The Chicago Tribune on Monday carried a story on page one, though lost beneath the avalanche of Bears Super Bowl coverage, about a Chicago Public School student named Frida DeSantiago who will realize her dream of attending the Congressional Youth Leadership Conference in Washington this February thanks to donations from three strangers, one of them an Oak Park resident. The benefactors found Frida’s story on an innovative website called DonorsChoose.org. DonorsChoose Chicago has, since its inception in 2000, generated over a million bucks, mostly to fulfill specific wish lists posted by various Chicago Public Schools.
Frida’s situation was posted by her social studies teacher and caught the eye of Amy Bernstein, an attorney who lives in Oak Park who has become a regular donor on the site, contributing a total of $9,000 for 60 different projects, according to the Trib article. Her donations have helped fund flash cards for third graders, a junior high Lego robot kit, and elementary school magazine subscriptions.
The Trib quotes her saying, “I got my bonus last year, and I kind of went nuts on the DonorsChoose website. My son says I’m obsessed, but I can’t help myself. When I get on there and read what these kids need, I just can’t help but donate. I’m a softy.”
So you can imagine how Amy reacted when she read about Frida. “I read what the teacher wrote, and it just broke my heart,” Bernstein was quoted as saying. “After I read it, I just thought to myself, ‘There’s no reason that little girl should not get to go.’ I felt like I had to help her.”
Bernstein contributed the last $150 of the $1,000 needed. DeSantiago, a seventh-grader at Jahn Elementary, hopes to attend Princeton someday and become a lawyer.
The new Bear building?
Our humble suggestion: let’s stop calling the RSC building (1120 Lake St.) the “RSC building,” or the “Eleven 20 Club” as its developer would have it.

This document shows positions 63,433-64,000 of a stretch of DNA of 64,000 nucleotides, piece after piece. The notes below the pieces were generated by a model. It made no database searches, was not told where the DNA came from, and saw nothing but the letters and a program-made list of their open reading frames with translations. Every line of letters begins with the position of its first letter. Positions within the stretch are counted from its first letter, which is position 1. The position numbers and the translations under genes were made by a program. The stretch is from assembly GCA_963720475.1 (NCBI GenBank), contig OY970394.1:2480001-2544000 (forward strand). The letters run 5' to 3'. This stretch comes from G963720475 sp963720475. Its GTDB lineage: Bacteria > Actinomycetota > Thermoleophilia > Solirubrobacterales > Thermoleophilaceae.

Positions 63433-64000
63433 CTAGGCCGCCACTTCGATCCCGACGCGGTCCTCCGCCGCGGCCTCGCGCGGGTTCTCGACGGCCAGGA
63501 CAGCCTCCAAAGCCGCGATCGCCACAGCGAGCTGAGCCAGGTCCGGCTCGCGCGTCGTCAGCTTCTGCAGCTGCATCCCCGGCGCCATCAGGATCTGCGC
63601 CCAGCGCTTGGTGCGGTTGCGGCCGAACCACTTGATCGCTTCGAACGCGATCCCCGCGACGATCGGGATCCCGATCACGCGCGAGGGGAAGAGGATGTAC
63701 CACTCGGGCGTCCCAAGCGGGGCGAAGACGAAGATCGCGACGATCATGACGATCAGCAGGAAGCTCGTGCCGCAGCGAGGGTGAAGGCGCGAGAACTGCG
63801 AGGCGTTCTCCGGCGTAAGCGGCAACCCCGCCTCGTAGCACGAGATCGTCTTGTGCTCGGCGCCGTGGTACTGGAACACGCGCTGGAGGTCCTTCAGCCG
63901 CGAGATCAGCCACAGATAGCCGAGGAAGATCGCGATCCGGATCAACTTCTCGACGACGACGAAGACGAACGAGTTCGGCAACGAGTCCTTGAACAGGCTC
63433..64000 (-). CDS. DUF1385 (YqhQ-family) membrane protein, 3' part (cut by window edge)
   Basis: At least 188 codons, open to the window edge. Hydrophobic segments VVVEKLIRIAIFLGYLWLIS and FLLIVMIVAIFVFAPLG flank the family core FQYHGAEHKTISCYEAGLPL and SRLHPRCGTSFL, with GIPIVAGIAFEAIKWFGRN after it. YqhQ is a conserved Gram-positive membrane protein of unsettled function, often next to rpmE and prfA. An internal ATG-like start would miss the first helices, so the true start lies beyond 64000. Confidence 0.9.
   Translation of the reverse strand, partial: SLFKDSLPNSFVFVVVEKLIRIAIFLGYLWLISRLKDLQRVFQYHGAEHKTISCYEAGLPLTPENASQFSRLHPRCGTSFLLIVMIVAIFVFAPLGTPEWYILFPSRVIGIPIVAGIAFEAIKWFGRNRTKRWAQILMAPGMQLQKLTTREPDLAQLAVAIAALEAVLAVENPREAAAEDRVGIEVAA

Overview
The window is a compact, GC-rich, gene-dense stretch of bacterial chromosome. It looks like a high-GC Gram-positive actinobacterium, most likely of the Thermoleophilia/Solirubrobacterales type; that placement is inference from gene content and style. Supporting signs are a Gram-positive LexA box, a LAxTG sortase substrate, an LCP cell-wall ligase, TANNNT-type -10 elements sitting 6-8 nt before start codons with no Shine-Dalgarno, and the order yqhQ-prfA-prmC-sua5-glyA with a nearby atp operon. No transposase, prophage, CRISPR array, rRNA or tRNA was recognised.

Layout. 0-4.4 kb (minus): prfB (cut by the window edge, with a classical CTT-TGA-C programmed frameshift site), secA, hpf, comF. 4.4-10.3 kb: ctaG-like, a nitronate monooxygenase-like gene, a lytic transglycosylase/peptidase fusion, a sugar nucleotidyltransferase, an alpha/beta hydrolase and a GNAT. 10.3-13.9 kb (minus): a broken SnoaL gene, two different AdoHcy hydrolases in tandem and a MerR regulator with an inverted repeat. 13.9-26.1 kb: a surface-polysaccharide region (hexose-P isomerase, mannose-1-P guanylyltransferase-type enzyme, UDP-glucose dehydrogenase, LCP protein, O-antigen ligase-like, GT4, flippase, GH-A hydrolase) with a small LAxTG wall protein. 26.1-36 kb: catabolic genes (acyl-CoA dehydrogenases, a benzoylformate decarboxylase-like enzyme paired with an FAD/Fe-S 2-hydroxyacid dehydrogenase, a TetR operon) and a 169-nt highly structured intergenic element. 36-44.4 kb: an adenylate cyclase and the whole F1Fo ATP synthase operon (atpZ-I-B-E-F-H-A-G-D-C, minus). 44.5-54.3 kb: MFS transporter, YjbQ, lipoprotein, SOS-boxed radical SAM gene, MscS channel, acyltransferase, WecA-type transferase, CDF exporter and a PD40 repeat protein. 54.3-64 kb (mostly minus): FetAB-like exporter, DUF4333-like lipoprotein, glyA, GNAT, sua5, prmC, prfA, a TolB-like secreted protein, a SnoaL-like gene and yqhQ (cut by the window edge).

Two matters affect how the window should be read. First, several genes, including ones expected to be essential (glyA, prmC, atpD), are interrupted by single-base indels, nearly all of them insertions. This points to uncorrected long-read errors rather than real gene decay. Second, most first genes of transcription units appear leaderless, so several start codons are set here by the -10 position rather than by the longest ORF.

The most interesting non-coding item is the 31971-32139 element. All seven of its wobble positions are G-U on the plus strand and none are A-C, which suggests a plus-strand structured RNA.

No, we think it should be called the “Bear building.”
Not that it looks like a bear. Or smells like a bear.
But, it’s directly across the street from the Colt building, named, of course, for the Indianapolis Colts’ former owner Robert Irsay (whose son Jim now owns the team).
Plus, the Bears building is taller, stronger and is not in danger of being demolished, like the Colt building-and like the Colts team is in danger of being demolished, we trust, in Miami.
The corner of Lovie Street and Urlacher Ave?
In other Bears news, Oak Park President David Pope opened Monday’s meeting in an uncharacteristically comic way, dryly suggesting there was an extra agenda item that evening-a proposal to rename Lake Street and Oak Park Avenue after Bears coach Lovie Smith and middle linebacker Brian Urlacher.
The joke, you see, is that the village isn’t really renaming any of its streets and wouldn’t likely do so for athletes. That’s what made it funny.
Well, it was funny at the time. They all had a good laugh and then discussed parking for two hours.
OP Dems 1st on Obama bandwagon
If he becomes President Obama, Oak Park Democrats want to go down as being the first in line to endorse him.
The Democratic Party of Oak Park voted Jan. 13 to back U.S. Sen. Barack Obama’s bid for the presidency-yet to be made formal-claiming the endorsement was “likely … the first … in Illinois, and possibly the nation.”
“For too long our national discourse has been based on fear, animosity, and partisanship. This must change,” State Sen. Don Harmon, who’s also the Oak Park Democratic committeeman, said in a statement. “Senator Obama can inspire and lead our party and our country.”
On Jan. 16, Obama announced the formation of a presidential exploratory committee and said he’ll make a final decision Feb. 10.